(i.e., Gabriel) appeared to her as a man bringing the news of a son. She conceived
the child miraculously and retired to a distant place. After the child was born she
brought him to her people. They accused her of being unchaste. In reply, she made
a sign to the infant, whereupon they 'd that they could not converse with an infant
in the cradle! But the infant answered them as follows:

He spoke: Lo! I am the slave of Allah. He has given me the Scripture and has
appointed me a Prophet. And has made me blessed wheresover I may be, and
has enjoined upon me prayer and almsgiving so long as I remain alive. And (has
made me) dutiful toward my mother, and has not made me arrogant, unblessed.
Peace on me the day I was born, the day I die, and the day I shall be raised
alive! Such was Jesus, son of Mary: (this is) a statement of the truth concerning
which they doubt. (19:30-34)
The Mission of Jesus (peace be upon him):-

The Quran says that Allah sent Prophet Muhammad (peace be upon him) with
evident signs and miracles to set mankind on the right path. Jesus (peace be upon
him) was similarly one of the Messengers or Prophets of God. This is mentioned
at least four places in the Quran. One of them declares:

And we caused Jesus, son of Mary to follow in their footsteps, confirming that
which was (revealed) before him, and We bestowed on him the Gospel wherein is
guidance and a light, confirming that which was (revealed) before it in the Torah a
guidance and an admonition unto those who ward off (evil). Let the People of the
Gospel judge by that which Allah has revealed therein. Who judges not by that
which Allah has revealed; such are evildoers. (5:4647)

Another of Jesus' missions was to tell people about the coming of a final Prophet
after him. This is mentioned clearly in the Quran:

And when Jesus, son of Mary, said: 0 Children of Israel! Lo! I am the messenger
of Allah unto you, confirming that which was (revealed) before me in the Torah,
and bringing good tidings of a messenger who comes after me, whose name is the
Praised one. Yet when he has come unto them with clear proofs, they say: This is
mere magic. (61:6)

The New Testament also speaks of the coming of a 'Comforter' after the ministry
of Jesus. The Church interprets the promised 'Comforter' as the Holy Spirit; but
this view cannot be successfully maintained when the word is considered in its
original context along with the meaning given by the different sects of
Christianity. The Muslims believe that this term, 'Comforter,' of necessity refers to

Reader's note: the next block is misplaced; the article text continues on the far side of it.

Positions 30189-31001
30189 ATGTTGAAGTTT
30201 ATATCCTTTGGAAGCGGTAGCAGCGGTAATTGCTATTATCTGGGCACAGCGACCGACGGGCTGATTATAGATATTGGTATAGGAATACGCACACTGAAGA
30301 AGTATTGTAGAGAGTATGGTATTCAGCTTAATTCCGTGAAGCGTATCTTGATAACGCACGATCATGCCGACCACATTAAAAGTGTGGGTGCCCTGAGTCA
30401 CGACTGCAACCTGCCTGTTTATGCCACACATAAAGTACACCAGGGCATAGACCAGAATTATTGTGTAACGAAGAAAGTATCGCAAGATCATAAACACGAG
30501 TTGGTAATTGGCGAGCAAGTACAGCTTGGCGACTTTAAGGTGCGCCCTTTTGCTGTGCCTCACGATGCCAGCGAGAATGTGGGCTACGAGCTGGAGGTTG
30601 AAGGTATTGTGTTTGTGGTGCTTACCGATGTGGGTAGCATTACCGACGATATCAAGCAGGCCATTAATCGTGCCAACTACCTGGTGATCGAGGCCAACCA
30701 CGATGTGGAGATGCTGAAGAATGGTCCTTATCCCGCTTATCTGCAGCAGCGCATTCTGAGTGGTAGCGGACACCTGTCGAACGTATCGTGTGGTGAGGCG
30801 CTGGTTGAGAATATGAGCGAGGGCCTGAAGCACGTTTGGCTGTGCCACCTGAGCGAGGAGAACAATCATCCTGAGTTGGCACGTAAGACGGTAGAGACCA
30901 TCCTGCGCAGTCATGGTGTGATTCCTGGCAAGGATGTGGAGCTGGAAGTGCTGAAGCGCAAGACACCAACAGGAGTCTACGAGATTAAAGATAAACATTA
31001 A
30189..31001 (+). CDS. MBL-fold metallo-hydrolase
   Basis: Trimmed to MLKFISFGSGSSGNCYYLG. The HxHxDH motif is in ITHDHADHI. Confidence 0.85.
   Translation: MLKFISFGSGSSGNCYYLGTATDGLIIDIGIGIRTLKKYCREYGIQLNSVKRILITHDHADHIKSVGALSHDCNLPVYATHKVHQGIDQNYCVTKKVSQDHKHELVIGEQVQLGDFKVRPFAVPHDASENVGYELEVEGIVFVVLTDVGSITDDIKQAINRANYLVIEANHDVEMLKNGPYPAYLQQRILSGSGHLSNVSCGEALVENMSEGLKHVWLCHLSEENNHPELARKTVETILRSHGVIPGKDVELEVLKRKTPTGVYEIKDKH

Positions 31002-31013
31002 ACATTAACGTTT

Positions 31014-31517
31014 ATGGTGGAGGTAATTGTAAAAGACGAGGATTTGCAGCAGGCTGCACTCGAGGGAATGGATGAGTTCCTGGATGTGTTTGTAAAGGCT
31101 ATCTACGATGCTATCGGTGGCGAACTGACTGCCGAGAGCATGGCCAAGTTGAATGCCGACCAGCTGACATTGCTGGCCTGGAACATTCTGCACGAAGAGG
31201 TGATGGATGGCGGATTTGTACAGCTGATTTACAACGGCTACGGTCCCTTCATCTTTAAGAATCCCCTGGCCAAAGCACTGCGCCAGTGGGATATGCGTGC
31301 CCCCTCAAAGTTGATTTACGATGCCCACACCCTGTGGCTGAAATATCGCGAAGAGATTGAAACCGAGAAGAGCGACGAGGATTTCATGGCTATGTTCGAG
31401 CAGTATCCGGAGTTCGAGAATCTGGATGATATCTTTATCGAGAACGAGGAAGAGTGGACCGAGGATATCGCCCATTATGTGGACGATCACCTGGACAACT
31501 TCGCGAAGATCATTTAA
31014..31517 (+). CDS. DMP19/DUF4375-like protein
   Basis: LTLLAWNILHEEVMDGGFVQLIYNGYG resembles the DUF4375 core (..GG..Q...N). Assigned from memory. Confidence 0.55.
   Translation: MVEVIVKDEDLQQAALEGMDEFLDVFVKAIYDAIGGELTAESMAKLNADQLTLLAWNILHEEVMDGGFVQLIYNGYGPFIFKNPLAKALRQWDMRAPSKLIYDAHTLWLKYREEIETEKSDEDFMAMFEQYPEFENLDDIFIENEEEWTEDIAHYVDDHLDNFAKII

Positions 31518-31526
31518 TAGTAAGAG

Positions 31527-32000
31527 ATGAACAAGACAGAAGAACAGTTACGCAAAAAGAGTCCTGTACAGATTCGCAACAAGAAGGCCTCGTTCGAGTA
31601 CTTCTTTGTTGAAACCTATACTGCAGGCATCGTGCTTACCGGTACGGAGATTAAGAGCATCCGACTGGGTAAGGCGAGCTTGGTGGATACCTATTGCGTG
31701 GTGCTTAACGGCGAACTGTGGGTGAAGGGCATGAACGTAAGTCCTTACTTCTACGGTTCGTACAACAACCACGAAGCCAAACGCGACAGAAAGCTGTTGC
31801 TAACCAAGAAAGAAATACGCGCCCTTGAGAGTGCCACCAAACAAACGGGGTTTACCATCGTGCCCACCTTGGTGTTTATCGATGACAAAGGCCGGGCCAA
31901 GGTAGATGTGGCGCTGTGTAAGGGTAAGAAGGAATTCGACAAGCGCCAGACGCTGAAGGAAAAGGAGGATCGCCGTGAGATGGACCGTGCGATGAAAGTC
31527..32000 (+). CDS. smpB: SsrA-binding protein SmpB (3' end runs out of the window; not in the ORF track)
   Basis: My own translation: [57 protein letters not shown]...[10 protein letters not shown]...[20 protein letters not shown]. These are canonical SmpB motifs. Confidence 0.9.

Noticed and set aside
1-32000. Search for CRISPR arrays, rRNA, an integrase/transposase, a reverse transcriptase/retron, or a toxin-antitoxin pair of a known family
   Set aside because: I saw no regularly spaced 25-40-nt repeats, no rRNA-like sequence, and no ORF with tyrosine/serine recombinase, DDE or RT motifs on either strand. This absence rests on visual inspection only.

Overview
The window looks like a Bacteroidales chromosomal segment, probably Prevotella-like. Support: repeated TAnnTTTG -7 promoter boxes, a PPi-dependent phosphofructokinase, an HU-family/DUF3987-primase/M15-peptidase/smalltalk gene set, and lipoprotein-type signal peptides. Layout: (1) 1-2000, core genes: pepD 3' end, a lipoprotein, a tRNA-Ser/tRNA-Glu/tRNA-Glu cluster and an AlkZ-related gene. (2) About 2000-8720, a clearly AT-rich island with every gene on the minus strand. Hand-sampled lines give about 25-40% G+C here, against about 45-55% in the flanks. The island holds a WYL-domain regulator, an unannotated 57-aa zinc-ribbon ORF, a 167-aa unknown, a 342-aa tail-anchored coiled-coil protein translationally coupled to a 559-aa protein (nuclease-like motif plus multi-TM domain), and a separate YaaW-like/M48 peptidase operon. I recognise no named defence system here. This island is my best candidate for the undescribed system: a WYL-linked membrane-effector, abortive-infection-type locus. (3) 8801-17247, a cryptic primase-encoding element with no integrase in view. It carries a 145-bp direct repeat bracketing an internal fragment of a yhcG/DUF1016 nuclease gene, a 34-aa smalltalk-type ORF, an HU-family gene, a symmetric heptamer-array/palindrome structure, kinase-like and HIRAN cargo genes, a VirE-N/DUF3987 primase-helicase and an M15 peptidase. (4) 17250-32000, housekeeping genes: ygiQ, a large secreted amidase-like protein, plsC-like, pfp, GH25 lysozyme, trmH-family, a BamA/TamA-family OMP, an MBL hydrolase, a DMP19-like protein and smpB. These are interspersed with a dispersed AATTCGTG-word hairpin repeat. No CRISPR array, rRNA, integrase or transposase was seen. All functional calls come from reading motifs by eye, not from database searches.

Muhammad (peace be upon him) not only because the message of the Prophet
Muhammad is calling upon the worship of the One Almighty God, but also
because there are clear indications in the Bible that there will be someone coming
after Jesus with the attributes that clearly fit the Prophet Muhammad. In John
16:13-14 Jesus tells us:

How be it when he, the spirit of truth is come, he will guide you unto all truth; for
he shall not speak of himself-, but whatsoever he shall hear (from God) that shall
he speak, and he will show you things to come. He shall glorify me ...

Analyzing this verse we find the following: "He will not speak of himself, but
whatsoever he shall hear that he shall speak." The Prophet Muhammad always
maintained that the Quran was not his words but the words of God revealed to
him. In fact, there is a verse in the Quran that plainly declares:
He does not speak (aught) of his own desire. It is but an inspiration sent down to
him. (53:34)

"He will guide you unto all truth." Regarding this sign we notice that the Quran
provides specific rulings on all sorts of matters such as inheritance, alcohol, race,
borrowing, motherhood, and the moral code of conduct one should follow.
Accordingly, we can say that the "all truth" that Jesus, peace be upon him, spoke
of is referring to the illuminating insights provided in the Quran that provide
guidance to mankind.

"He shall glorify me." In regard to this sign, we notice that throughout the Quran
Jesus is glorified as a righteous prophet who is free of falsehood, the promised
Messiah and the deliverer of the Gospels (for more details see F. Siddiqui's book
The Bible's Last Prophet, 1995, pp. 55-64).

The Miracles of Jesus:-

As mentioned earlier, were performed by God's will. He could heal the blind, cure